NEWS
May 12, 1995 | By Steve Wartenberg, INQUIRER CORRESPONDENT
There's a vein in Dave Hisler's right temple. Around Malvern Prep, and especially to members of the track team, it's known as "the vein. " Hisler, the Inter-Ac League's top sprinter, has asthma. When he runs, he gets pounding, vein-popping, asthma-induced migraine headaches. The harder he runs, the more his head hurts. "I'll be fine during a race and for a minute or two afterwards," Hisler said. "Then, all of a sudden, my head starts pounding. It kills me. The vein (in his temple)
NEWS
September 7, 2009 | By Elizabeth Duff FOR THE INQUIRER
I am not breathing. I am lying on a procedure table in my doctor's office, passed out, but can still hear what is going on around me. I am lying there, passed out and not breathing, because of the pain. Migraine. This one was triggered by the requirements that I neither eat nor drink before a routine, midafternoon medical test. The predictable headache came early and burst sometime before the procedure, growing until the intensity finally shut my body down. For a few seconds, I feel finally free of the terrible ordeal of breathing.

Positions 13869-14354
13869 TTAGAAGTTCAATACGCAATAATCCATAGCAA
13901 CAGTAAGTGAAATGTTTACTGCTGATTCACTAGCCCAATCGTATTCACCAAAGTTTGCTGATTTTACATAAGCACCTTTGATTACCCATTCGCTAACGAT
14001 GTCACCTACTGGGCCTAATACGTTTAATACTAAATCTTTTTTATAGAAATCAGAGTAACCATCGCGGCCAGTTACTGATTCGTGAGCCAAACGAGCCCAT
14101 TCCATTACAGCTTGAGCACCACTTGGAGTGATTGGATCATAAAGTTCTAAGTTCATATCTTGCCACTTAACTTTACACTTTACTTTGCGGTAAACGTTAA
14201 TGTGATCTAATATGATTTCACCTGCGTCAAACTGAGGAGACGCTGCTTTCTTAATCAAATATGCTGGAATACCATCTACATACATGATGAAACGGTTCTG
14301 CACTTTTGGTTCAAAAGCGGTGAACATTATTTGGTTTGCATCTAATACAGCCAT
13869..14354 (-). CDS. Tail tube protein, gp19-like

NEWS
October 25, 2010 | By Sally A. Downey, Inquirer Staff Writer
Barry Shmavonian, 83, of Mount Airy, a professor of medical psychology at Temple University who did groundbreaking biofeedback research, died Tuesday, Oct. 12, at Wissahickon Hospice of complications from a fall. Dr. Shmavonian taught for 10 years at Duke University School of Medicine before joining the Temple faculty in 1968. In 1971, he was interviewed by The Inquirer about biofeedback, then a new technique doctors were using to teach patients how to manipulate various physiological functions.